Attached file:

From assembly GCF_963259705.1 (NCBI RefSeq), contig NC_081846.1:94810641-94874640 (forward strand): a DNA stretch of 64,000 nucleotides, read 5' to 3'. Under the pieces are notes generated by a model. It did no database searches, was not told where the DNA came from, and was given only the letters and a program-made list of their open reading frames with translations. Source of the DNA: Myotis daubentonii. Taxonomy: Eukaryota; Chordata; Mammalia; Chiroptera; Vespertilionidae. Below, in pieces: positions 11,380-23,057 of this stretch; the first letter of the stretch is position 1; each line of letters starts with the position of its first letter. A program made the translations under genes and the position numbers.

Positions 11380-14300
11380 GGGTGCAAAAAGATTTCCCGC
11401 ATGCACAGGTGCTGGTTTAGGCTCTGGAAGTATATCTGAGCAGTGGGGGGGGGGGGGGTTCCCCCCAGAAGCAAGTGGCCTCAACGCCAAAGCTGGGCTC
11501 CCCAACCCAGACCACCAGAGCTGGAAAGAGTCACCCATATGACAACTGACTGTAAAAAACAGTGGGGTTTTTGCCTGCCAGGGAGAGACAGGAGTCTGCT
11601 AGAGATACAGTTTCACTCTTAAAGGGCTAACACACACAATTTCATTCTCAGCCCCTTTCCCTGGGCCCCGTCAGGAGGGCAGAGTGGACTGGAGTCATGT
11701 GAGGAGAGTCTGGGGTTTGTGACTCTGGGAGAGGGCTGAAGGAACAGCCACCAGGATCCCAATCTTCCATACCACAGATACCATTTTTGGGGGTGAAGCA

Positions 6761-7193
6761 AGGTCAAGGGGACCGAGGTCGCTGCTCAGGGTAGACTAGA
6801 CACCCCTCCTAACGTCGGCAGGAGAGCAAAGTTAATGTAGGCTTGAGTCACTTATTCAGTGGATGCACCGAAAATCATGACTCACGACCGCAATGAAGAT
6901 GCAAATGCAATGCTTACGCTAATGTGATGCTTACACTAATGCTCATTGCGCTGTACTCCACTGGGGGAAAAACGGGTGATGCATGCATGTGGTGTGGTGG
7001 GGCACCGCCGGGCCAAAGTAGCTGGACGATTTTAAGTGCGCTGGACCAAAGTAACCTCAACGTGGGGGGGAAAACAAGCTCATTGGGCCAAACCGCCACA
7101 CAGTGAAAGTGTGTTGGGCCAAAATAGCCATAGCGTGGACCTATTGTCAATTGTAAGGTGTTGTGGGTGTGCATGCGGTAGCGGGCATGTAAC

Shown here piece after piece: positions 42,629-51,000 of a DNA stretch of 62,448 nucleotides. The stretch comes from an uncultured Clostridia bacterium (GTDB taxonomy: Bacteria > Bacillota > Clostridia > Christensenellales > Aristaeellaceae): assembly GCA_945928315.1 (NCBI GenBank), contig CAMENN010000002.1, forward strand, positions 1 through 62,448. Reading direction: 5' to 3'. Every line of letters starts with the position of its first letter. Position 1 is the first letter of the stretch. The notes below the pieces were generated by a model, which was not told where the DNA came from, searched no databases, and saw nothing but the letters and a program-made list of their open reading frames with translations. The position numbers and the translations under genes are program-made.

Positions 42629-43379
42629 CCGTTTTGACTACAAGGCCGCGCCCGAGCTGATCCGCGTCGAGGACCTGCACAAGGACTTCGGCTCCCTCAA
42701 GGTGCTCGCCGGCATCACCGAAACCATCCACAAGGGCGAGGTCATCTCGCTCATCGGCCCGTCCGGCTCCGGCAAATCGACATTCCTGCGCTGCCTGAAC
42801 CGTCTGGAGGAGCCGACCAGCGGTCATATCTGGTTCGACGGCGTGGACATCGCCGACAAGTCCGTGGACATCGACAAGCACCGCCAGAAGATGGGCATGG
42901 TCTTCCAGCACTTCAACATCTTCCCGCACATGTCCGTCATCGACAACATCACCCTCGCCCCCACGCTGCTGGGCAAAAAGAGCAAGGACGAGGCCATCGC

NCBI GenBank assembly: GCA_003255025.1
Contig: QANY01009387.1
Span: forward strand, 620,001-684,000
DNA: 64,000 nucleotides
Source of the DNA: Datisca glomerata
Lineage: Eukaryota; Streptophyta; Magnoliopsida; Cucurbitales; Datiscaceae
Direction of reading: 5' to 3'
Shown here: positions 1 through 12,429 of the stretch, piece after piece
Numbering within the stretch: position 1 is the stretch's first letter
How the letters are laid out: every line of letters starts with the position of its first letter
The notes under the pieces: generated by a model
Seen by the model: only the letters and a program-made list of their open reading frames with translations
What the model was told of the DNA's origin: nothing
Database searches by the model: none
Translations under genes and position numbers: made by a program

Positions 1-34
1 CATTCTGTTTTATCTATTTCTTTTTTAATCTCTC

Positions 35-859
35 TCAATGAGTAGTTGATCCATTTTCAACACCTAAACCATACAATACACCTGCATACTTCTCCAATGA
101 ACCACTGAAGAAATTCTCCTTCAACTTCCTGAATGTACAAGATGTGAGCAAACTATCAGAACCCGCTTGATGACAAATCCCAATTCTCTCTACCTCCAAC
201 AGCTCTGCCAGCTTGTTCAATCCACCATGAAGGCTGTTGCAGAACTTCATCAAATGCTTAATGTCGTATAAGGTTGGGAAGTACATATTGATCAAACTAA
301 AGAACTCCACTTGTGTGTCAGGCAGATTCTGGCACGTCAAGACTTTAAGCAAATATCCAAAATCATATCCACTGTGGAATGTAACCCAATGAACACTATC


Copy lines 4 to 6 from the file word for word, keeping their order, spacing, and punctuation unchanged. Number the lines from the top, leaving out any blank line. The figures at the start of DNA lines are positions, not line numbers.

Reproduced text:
11401 ATGCACAGGTGCTGGTTTAGGCTCTGGAAGTATATCTGAGCAGTGGGGGGGGGGGGGGTTCCCCCCAGAAGCAAGTGGCCTCAACGCCAAAGCTGGGCTC
11501 CCCAACCCAGACCACCAGAGCTGGAAAGAGTCACCCATATGACAACTGACTGTAAAAAACAGTGGGGTTTTTGCCTGCCAGGGAGAGACAGGAGTCTGCT
11601 AGAGATACAGTTTCACTCTTAAAGGGCTAACACACACAATTTCATTCTCAGCCCCTTTCCCTGGGCCCCGTCAGGAGGGCAGAGTGGACTGGAGTCATGT